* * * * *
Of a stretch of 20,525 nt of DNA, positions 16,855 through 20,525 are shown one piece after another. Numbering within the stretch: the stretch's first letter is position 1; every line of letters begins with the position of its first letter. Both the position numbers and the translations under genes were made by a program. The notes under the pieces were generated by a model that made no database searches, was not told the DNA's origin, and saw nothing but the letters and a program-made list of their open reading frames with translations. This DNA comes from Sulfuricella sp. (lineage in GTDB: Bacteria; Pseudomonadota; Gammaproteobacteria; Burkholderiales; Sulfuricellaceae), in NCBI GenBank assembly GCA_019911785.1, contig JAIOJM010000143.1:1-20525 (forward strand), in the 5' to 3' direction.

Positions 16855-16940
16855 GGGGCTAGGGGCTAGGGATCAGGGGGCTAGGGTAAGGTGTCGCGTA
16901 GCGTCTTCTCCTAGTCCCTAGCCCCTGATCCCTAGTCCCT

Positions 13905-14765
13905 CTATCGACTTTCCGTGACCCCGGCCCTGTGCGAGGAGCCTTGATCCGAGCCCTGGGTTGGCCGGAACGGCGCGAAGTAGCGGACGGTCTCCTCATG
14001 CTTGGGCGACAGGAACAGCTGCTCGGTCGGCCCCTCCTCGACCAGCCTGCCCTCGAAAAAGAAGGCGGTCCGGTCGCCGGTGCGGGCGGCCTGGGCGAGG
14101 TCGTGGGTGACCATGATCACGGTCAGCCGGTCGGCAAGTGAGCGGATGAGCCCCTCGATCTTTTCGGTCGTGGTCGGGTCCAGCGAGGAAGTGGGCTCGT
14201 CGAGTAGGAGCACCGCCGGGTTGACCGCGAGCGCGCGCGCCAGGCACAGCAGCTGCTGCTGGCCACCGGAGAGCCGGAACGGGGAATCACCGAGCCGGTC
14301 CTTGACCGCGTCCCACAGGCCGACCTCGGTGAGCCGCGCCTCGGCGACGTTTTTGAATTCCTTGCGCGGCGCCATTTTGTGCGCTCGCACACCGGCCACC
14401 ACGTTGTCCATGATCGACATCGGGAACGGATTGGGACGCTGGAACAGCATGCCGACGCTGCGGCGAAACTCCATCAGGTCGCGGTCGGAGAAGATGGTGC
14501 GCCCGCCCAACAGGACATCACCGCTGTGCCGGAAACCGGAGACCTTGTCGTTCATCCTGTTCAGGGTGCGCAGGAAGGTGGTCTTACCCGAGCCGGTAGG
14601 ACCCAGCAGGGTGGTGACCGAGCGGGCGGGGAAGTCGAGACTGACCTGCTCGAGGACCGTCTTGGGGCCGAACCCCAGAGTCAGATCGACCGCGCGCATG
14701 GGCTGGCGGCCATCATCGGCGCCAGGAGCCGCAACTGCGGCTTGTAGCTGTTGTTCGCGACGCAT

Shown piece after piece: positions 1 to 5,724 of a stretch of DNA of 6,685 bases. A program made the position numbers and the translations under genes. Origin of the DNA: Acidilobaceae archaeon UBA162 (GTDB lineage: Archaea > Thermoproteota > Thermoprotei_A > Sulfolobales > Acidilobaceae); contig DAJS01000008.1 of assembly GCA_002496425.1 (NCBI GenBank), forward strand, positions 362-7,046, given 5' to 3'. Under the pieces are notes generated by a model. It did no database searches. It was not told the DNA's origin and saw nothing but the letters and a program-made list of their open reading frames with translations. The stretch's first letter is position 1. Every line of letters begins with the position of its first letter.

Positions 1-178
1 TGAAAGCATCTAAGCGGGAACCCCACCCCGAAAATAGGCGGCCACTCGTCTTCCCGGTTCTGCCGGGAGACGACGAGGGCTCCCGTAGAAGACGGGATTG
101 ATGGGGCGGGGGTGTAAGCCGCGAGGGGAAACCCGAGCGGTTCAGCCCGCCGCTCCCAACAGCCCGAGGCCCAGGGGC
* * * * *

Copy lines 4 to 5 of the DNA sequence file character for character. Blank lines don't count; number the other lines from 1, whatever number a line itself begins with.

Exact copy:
16901 GCGTCTTCTCCTAGTCCCTAGCCCCTGATCCCTAGTCCCT

Positions 13905-14765